Blackstone Heads Dominate Fortune Best-Paid List

The combined 2007 salaries of Blackstone’s Steve Schwarzman, Pete Peterson, and Tony James are greater than the GDP of some small countries like Grenada, East Timor, Samoa, Solomon Islands and Palau.

Thanks to Blackstone’s 2007 IPO, the firm’s three founders cashed in handsomely last year. Going public also means compensation disclosure, so the Blackstone boys rocketed to the top of the Fortune “25 Highest-paid men” chart. Schwarzman and Peterson took numbers one and two, with a respective $350.7 million and $174.3 million. James clocked in sixth with $98.7 million.

He was beat by Station Casinos’ Frank Fertitta III and Lorenzo Fertitta, along with Alltel’s Scott Ford. And take a look at those three gentlemen: They were senior management at companies that sold to PE! The Fertittas of Station Casinos sold to Colony Capital. Alltell sold to TPG and GS Capital Partners.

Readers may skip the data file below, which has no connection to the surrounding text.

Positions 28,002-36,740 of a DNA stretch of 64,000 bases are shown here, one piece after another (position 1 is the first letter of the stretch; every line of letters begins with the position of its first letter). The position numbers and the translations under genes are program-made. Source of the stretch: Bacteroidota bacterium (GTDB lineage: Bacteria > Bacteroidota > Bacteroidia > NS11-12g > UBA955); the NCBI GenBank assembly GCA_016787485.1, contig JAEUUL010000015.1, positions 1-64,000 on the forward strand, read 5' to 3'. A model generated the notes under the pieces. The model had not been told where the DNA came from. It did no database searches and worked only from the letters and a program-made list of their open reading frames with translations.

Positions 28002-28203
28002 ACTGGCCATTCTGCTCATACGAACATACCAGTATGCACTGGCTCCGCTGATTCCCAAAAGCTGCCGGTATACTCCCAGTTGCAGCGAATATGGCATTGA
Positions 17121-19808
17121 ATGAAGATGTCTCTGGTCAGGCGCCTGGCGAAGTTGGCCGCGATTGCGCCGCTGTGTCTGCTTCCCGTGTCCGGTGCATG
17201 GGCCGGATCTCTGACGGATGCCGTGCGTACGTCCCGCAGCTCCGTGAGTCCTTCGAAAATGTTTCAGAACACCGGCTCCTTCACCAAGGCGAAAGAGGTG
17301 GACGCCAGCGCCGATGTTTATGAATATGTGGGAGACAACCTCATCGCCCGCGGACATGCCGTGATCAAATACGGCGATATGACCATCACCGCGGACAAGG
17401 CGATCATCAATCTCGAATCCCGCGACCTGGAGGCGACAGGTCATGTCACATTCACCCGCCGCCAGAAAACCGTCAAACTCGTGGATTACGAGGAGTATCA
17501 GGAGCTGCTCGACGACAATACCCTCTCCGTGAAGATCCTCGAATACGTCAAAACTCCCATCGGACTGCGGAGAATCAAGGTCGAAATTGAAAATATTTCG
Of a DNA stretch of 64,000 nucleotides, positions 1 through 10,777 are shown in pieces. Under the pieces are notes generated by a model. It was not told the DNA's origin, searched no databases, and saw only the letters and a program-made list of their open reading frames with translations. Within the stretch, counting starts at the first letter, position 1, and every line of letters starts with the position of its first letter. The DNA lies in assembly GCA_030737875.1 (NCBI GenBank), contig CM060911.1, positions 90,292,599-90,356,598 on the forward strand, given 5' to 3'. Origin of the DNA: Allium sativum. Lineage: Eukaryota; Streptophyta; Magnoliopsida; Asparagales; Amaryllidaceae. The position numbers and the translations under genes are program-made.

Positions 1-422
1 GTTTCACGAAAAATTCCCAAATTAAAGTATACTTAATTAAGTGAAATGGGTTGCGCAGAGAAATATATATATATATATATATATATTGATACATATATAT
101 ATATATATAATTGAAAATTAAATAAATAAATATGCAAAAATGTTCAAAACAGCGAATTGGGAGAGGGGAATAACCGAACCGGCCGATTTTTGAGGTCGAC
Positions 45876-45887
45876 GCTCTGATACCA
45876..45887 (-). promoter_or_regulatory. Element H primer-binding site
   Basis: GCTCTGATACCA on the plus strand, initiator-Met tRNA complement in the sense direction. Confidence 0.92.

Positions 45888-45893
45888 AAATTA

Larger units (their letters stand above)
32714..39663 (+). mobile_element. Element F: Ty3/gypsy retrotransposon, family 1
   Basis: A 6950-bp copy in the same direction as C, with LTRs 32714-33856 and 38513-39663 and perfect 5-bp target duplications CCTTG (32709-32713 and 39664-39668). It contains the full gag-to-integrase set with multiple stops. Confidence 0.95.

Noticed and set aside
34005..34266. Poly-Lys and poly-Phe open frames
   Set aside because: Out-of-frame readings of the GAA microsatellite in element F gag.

It’ll be interesting to see how this chart looks in the coming year or two if KKR and Apollo follow through with their plans to go public. If the 2008 and 2009 charts show private equity players dominating the highest paid charts, we might see and even greater shift in talent from the public market to the private realm.

I also want to note that this list came out as a comparison to Fortune’s “25 Highest-paid women” list, which is disgustingly lower than the men’s. The top lady was paid $312.1 million less than the top man. Regardless of specific people and companies, until this list is even remotely comparable, the discussion about equal pay and equal opportunity in the workplace is not over.

Here’s the top ten:

1. Schwarzman ($350.7 million)
2. Peterson $(174.3 million)
3. Frank Fertitta III (Station Casinos $146.6 million)
4. Lorenzo Fertitta (Station Casinos $145.4 million)
5. Scott Ford (Alltel $141.7 million)
6. James ($98.7)
7. Larry Ellison (Oracle $84.6 million)
8. John Thain (Merrill Lynch $83.8 million)
9. Nelson Peltz (Triarc $73 million)
10. James Moffett (Freepart McMoRan Copper & Gold $68.3 million)

Photo credit: Deal Journal